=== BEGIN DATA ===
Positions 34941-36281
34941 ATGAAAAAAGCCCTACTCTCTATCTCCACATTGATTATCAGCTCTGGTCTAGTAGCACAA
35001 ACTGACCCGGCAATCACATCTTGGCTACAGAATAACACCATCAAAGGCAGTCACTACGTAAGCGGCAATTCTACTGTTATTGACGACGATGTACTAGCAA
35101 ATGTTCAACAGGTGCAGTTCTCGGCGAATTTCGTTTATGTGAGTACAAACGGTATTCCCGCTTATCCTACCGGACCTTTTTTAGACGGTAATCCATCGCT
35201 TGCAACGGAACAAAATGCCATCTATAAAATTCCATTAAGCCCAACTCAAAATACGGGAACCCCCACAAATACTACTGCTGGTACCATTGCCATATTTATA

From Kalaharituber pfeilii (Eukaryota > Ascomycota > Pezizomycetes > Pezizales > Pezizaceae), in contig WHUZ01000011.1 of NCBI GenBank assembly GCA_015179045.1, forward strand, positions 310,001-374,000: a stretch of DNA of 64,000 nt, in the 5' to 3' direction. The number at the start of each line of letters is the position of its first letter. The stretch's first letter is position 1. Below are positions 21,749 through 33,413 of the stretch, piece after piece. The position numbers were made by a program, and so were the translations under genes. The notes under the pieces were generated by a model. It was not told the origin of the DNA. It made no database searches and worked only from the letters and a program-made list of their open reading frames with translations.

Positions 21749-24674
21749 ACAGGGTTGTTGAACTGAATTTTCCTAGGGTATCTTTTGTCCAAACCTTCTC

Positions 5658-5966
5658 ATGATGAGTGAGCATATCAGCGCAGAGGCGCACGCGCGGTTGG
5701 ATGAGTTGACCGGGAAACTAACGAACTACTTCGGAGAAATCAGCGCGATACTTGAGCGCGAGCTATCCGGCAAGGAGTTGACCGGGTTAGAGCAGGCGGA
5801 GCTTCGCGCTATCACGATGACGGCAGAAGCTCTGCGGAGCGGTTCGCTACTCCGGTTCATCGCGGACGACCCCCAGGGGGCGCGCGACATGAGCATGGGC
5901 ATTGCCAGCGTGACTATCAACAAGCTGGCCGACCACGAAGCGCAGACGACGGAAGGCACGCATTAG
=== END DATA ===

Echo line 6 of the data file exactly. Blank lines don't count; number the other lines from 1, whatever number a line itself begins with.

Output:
From Kalaharituber pfeilii (Eukaryota > Ascomycota > Pezizomycetes > Pezizales > Pezizaceae), in contig WHUZ01000011.1 of NCBI GenBank assembly GCA_015179045.1, forward strand, positions 310,001-374,000: a stretch of DNA of 64,000 nt, in the 5' to 3' direction. The number at the start of each line of letters is the position of its first letter. The stretch's first letter is position 1. Below are positions 21,749 through 33,413 of the stretch, piece after piece. The position numbers were made by a program, and so were the translations under genes. The notes under the pieces were generated by a model. It was not told the origin of the DNA. It made no database searches and worked only from the letters and a program-made list of their open reading frames with translations.